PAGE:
Rwanda Makes A Step Further in Digitization of Health Services

PS Zachee Iyakaremye address the symposium

Rwanda has launched a new project to fully digitalize healthcare system by 2024.

The project was announced during the opening of a two day second edition of Health Research and Policy Symposium from 26 – 27 May 2022 with the theme “Digital solutions and Innovative Practices for better health”

The project aimed at having One patient-One Identy will cost $12million in the initial implemention stage, with an anticipated total cost of about Rwf35billion in the long term.

The Permanent Secretary (PS) in the Ministry of Health, Zachee Iyakaremye, said that the new project will drive the country’s health system from manual to digital and enable the sector to provide good health services.

“The action plan is to have all the patient information in one place and digitalized so that we do away with paperwork completely,” Iyakaremye said.

“This will also be possible with combining the personal national identification with the medical identification so that a patient can have one identification number which they can use to get treatment anyway in any health facility in the country.”

Currently, patients seeking healthcare at the health post and health centers still have to get a patient’s file (in paper form) despite the fact that over 400 of the 513 health center facilities having computers to enter patient’s databases.

Nurses handling medical records

While government has already started using technology to enter patient’s data and medical history at the district, provincial and referral hospital level, stock piles of medical documents can be found in storage facilities requiring a process of transferring the data into digital form.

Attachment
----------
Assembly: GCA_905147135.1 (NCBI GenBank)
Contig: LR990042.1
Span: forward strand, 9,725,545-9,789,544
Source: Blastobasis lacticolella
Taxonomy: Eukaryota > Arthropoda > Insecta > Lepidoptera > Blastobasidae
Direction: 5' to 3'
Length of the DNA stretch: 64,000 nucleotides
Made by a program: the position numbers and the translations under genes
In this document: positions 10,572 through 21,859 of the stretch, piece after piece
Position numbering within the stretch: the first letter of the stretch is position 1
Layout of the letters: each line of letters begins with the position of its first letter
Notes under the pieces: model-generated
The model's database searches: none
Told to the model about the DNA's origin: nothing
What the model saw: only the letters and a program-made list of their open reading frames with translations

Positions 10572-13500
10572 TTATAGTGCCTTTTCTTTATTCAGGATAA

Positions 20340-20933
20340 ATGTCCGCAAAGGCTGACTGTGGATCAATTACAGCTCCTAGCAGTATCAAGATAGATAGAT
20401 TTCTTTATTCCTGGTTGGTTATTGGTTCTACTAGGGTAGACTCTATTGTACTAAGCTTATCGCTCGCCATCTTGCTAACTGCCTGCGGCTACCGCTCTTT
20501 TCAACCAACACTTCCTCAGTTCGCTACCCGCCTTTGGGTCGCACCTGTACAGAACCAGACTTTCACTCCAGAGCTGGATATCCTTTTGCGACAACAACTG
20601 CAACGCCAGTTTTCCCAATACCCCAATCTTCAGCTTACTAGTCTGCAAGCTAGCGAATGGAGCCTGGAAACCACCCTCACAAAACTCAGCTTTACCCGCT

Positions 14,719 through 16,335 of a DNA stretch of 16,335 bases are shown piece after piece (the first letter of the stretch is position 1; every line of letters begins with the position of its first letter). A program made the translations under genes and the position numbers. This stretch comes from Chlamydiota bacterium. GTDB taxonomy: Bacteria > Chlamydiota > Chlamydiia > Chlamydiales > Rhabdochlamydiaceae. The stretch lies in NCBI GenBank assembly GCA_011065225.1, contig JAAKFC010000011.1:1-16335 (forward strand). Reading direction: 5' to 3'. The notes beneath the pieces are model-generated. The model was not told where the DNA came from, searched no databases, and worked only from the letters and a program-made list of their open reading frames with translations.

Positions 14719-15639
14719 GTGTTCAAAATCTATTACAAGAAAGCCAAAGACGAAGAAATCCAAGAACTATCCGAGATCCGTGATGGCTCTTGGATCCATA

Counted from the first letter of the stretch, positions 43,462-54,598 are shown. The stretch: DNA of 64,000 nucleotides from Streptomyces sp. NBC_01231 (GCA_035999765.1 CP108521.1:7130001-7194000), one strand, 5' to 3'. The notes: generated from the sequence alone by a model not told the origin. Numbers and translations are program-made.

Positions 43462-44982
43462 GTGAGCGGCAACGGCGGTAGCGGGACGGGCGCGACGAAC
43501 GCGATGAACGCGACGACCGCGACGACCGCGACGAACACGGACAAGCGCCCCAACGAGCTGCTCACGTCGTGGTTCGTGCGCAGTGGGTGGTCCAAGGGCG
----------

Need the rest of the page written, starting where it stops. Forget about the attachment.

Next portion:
Jean Baptiste Byiringiro, the Chief Digital Officer Ministry of Health said that there is still a gap in the digital shift especially reporting health data at grass root health services but the digital drive will change and address some of the existing challenges.

“This is the reason why we are restless because with the digitalized system we will be able to improve health services and timely delivery,” Byiringiro said.

“With a digital system all the information will be accessible at once and a patient doesn’t have to wait, waste time or repeat what they already said during consultation especially on non communicable diseases.”

Byiringiro also revealed that the interoperability baseline framework (the enabling base) is at 75% while the electronic medical records digitalization is at 20%. The infrastructure which is to come later will come with building a cloud data, installation of equipment and training of staff.




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